PayPal reported second-quarter results Wednesday (July 28) that showed the great digital shift had boosted eCommerce fortunes and that peer-to-peer (P2P) payments during the period surged significantly, helped by cryptocurrency trading.
In terms of headline numbers, the company’s earnings per share came in at $1.15, three pennies better than the Street. The $6.24 billion of revenues were just shy of $6.27 billion expected, growing 19 percent year on year.
Drilling down into the results, total payments volume was up 40 percent to $311 billion.
Venmo, which got a tailwind from cryptocurrency trading, was up 58 percent as measured in payment volumes to $58 billion. There were 76 million active Venmo accounts, up from 70 million at the end of the year.
Transactions Per Account Growth
The company also said that its annualized run rate stands at $1.3 trillion. Transactions per active account were up 11 percent to 43.5, as measured year on year.
With a nod to a drop in the eBay marketplace, the company noted that it is transitioning to managed payments, which is dragging a bit on growth. The transition should be complete by the end of the current quarter, management said.
Volume growth would have been about 48 percent without the impact of eBay (though commentary on the call noted that PayPal still has a major share of checkout on eBay), and as CEO Dan Schulman said, “eBay merchants and consumers want and desire to use PayPal.” Looking ahead, eBay is projected to be a seven percentage point revenue drag. Through the past 12 months, PayPal’s top 15 marketplaces and platforms volume grew 64 percent to roughly $118 billion compared to eBay Marketplaces volumes, which declined 6 percent over the same period.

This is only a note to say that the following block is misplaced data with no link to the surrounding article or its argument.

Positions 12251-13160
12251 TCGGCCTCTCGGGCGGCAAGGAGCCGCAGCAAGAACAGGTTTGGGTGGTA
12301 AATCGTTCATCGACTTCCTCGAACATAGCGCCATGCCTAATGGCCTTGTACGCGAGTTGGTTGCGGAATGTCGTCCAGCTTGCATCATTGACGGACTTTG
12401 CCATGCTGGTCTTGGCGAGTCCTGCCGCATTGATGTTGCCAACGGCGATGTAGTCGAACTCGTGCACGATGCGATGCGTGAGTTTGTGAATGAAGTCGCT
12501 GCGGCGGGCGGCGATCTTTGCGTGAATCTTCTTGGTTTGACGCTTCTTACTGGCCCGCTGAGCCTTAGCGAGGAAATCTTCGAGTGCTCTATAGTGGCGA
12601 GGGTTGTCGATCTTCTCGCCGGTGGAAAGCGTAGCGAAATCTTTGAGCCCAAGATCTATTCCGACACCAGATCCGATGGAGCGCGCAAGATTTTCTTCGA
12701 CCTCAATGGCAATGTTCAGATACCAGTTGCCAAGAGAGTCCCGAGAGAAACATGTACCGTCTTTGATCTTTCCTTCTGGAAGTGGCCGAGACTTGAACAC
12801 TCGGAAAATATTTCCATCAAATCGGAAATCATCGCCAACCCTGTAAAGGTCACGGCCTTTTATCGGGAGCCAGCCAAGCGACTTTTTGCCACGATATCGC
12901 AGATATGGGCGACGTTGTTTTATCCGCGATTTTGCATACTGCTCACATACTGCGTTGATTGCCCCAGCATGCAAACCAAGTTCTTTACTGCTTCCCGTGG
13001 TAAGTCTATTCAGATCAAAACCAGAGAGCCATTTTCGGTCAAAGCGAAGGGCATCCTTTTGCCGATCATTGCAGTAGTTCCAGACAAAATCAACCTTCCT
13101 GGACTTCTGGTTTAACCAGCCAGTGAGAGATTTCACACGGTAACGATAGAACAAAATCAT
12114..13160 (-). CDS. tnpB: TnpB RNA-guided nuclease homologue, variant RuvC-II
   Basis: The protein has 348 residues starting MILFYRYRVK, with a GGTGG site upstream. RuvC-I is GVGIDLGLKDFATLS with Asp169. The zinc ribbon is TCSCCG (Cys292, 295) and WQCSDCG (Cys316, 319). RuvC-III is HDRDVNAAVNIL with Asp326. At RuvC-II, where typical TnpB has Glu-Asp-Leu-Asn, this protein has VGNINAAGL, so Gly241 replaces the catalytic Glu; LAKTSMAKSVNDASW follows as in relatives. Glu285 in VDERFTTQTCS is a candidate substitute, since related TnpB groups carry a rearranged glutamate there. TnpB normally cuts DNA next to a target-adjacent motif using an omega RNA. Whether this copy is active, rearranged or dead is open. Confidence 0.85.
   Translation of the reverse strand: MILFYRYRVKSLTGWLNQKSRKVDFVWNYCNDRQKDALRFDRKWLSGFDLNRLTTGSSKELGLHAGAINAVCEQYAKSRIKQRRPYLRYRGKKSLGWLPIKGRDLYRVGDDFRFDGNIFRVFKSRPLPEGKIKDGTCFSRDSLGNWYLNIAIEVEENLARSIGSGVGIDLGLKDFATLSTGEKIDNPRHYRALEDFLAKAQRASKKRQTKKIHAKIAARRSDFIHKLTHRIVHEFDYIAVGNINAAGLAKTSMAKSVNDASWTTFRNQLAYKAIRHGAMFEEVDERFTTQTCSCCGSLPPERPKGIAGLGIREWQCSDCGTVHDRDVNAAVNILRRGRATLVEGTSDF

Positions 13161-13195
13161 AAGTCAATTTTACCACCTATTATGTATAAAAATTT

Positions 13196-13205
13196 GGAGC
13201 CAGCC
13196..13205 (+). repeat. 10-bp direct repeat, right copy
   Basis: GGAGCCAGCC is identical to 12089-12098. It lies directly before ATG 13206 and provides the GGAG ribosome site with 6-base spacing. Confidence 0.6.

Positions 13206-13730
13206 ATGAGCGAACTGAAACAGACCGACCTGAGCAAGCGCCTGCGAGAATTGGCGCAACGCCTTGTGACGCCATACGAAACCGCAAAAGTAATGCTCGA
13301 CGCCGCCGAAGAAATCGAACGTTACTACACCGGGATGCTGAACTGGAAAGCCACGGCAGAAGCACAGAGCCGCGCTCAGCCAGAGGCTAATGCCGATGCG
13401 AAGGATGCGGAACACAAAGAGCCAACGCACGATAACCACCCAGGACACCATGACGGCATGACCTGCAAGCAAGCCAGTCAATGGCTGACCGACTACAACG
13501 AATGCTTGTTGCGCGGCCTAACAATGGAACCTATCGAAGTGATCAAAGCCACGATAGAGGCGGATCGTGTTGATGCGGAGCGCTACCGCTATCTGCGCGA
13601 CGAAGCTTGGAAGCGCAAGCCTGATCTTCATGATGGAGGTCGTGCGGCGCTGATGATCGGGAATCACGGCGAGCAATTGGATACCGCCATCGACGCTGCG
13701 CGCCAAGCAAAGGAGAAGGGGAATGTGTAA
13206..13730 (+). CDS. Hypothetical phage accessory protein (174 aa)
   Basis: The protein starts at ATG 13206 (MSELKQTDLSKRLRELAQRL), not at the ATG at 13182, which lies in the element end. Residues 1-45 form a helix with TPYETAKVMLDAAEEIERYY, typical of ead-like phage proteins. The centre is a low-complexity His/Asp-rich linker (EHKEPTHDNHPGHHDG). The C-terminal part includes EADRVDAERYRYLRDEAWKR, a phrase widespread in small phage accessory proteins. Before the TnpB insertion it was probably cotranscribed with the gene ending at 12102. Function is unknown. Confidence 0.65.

Total active accounts of 403 million, the company said in presentation materials accompanying the conference call, were up 16 percent, with 32 million active merchant accounts. As many as 44 percent of active accounts were outside the U.S., and the average payment volume of $66, was up 11 percent.
The company said that more merchants accept QR codes, estimating that three casual sellers are signing up to offer PayPal’s QR codes every minute. Those individuals who use QR codes are more engaged, driving 19 percent more TPV on PayPal. Beyond the key driver of the pandemic, QR acceptance is growing as merchants want to boost their digital interactions with customers and drive loyalty with rewards and coupons.
According to the latest results, cross-border total payments volume also recovered, where year-over-year growth in the second quarter came in at 38 percent to $51 billion and represented 16 percent of TPV. Key corridors included U.K. to EU, and the U.S. to China, according to results.
During the Q and A with analysts, Schulman noted that “we continue to be really pleased with the momentum we are seeing in crypto,” and the company remains in the midst of open banking integration, which will increase the ability to fully integrate with ACH and faster payments.